As professors at both an urban public university and a community college, Michael Sullivan and Michael Sullivan, III are aware of the varied needs of Precalculus students. As a teacher, and as an author of precalculus, engineering calculus, finite mathematics, and business calculus texts, Michael understands what students must know if they are to be focused and successful in upper level mathematics courses. As a father of four, including the co-author, he also understands the realities of college life. His co-author and son, Michael III, believes passionately in the value of technology as a tool for 'learning that enhances understanding without sacrificing important skills.

Precalculus texts too often are simply condensed versions of algebra and trigonometry texts. College algebra and algebra and trigonometry students are different from precalculus students and their texts should reflect this difference. For example, Chapter 13, A Preview of Calculus: the Limit, Derivative, and Integral of a Function, not only demonstrates to students how the material of Precalculus applies to calculus, but also moves the student into calculus. Throughout this text there are references to calculus, shown by a calculus icon to further motivate and remind the student that this mathematics will be used later. There are other, more subtle, aspects of this text that prepare the student for calculus. For example, many applications that are traditional to calculus have been inserted as algebra and trigonometry problems. These examples and exercises are designed to emphasize the role of algebra and trigonometry in calculus and to encourage and motivate students inPrecalculus to further insure their success in calculus.

Together, Michael and Michael, III have taken great pains to ensure that this text contains solid, student-friendly examples and exercises, as well as a clear, seamless writing style. Please share with them your experiences teaching from this text.

The Third Edition

The Third Edition builds upon a strong foundation by integrating new features and techniques that further enhance student interest and involvement. The elements of previous editions that have proved successful remain, while many changes, some obvious, others subtle, have been made. One important benefit of authoring a successful series is the broad-based feedback upon which improvements and additions are ultimately based. Virtually every change to this edition is the result of thoughtful comments and suggestions from colleagues and students who used previous editions. We are sincerely grateful for this feedback and have tried to make changes that improve the usefulness of the text for both instructors and students.

New to the Third Edition

Preparing for This Section
Most sections now open with a referenced list (by section and page number) of key items to review in preparation for the section ahead. This provides a just-in-time review for students.

Concepts and Vocabulary
At the end of every section, there is a short list of Fill-in-the-Blank and True/False items that test concepts and vocabulary in a short answer format. Several quick-answer questions are also included.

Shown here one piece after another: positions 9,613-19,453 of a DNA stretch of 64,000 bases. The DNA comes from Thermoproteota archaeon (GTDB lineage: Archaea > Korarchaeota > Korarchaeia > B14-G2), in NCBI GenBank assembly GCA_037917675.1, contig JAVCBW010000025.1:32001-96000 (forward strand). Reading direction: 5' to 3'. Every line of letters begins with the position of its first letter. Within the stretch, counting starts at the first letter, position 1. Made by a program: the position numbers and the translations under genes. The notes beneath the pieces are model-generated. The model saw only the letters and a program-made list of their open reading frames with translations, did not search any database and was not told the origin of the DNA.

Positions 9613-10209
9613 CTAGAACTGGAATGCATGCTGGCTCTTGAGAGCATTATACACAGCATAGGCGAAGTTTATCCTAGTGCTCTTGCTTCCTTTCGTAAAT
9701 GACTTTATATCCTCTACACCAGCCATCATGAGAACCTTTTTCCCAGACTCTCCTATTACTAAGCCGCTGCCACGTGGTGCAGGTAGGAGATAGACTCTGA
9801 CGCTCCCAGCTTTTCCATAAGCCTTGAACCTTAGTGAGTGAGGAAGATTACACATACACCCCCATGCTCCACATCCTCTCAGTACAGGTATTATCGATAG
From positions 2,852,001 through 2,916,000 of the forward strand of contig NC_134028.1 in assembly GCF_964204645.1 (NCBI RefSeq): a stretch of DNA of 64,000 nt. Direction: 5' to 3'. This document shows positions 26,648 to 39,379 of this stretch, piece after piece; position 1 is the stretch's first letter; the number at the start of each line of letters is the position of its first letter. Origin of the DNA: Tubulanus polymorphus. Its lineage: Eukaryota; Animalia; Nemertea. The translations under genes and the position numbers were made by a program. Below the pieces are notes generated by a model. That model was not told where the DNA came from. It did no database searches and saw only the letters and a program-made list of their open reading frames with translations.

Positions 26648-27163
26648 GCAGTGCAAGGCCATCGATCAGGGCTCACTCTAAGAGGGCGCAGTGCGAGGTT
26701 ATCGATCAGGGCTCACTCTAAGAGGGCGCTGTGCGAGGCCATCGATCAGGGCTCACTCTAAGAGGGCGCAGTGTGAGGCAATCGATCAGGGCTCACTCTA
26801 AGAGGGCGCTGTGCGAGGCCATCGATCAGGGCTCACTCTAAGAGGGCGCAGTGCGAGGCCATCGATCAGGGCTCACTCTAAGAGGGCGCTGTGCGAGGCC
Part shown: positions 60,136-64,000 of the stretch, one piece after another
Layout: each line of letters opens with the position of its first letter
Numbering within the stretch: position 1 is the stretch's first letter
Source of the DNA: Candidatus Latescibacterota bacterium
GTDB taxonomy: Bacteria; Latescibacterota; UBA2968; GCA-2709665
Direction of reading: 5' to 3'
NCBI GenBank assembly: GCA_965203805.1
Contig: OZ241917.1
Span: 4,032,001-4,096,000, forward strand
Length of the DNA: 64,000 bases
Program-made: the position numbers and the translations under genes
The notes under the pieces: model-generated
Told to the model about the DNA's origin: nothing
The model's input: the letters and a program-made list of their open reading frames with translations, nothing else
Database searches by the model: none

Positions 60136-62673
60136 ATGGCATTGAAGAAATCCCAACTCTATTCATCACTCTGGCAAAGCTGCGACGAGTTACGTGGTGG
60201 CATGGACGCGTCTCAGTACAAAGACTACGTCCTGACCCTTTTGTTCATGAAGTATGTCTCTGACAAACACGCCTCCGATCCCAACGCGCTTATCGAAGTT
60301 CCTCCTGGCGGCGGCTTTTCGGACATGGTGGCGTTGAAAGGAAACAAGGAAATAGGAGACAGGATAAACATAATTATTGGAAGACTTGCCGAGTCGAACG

Cumulative Reviews
At the end of Chapters 2-12, exercises are provided that require skills learned in the earlier chapters. These cumulative reviews serve to continually rein force the important concepts of Precalculus. They also make it easier for the student to prepare for a comprehensive final examination.

Content
• The formula for the area of a sector and related exercises are now part of --Section 5.1 Angles and Their Measure.
• Combining Waves is a new subsection in Section 7.5 Simple Harmonic Motion; Damped Motion; Combining Waves.
• The Cross Product is a new section in Chapter 8 Polar Coordinates; Vectors.
• The Area Problem; the Integral is a new section in Chapter 13 A Preview of Calculus: the Limit, Derivative, and Integral of a Function
• New Chapter Projects have been added that discuss topics of current interest.

Organization
• Scatter diagrams, formerly part of Section 1.1, now appear in Section 2.2 Linear Functions and Models. This change positions the content where it is being used.
• Setting up Equations; Applications, formerly Section 1.4, now is part of the Appendix. This change allows those who wish to finish Chapter 1 more quickly, the opportunity to do so. If you wish, it can be covered anytime after Section 1.4.
• Circles, formerly Section 1.7, now is part of Section 1.3.
• The discussion on Rational Functions, formerly Section 3.7, now appears earlier in Chapter 3 as two sections. This division makes it possible to teach the sections in one period each.
• Complex Numbers; Quadratic Equations with a Negative Discriminant, formerly Section 3.5, now is part of the Appendix. This change now makes the material of Chapter 3 more consistent in level of difficulty. For those who wish to cover quadratic equations with a negative discriminant early, this section may be covered anytime after Section 1.4. Finally, this material can be used as a just-in-time review of complex numbers before Section 3.8 Complex Zeros; Fundamental Theorem of Algebra and before Section 8.3 The Complex Plane; DeMoivre's Theorem.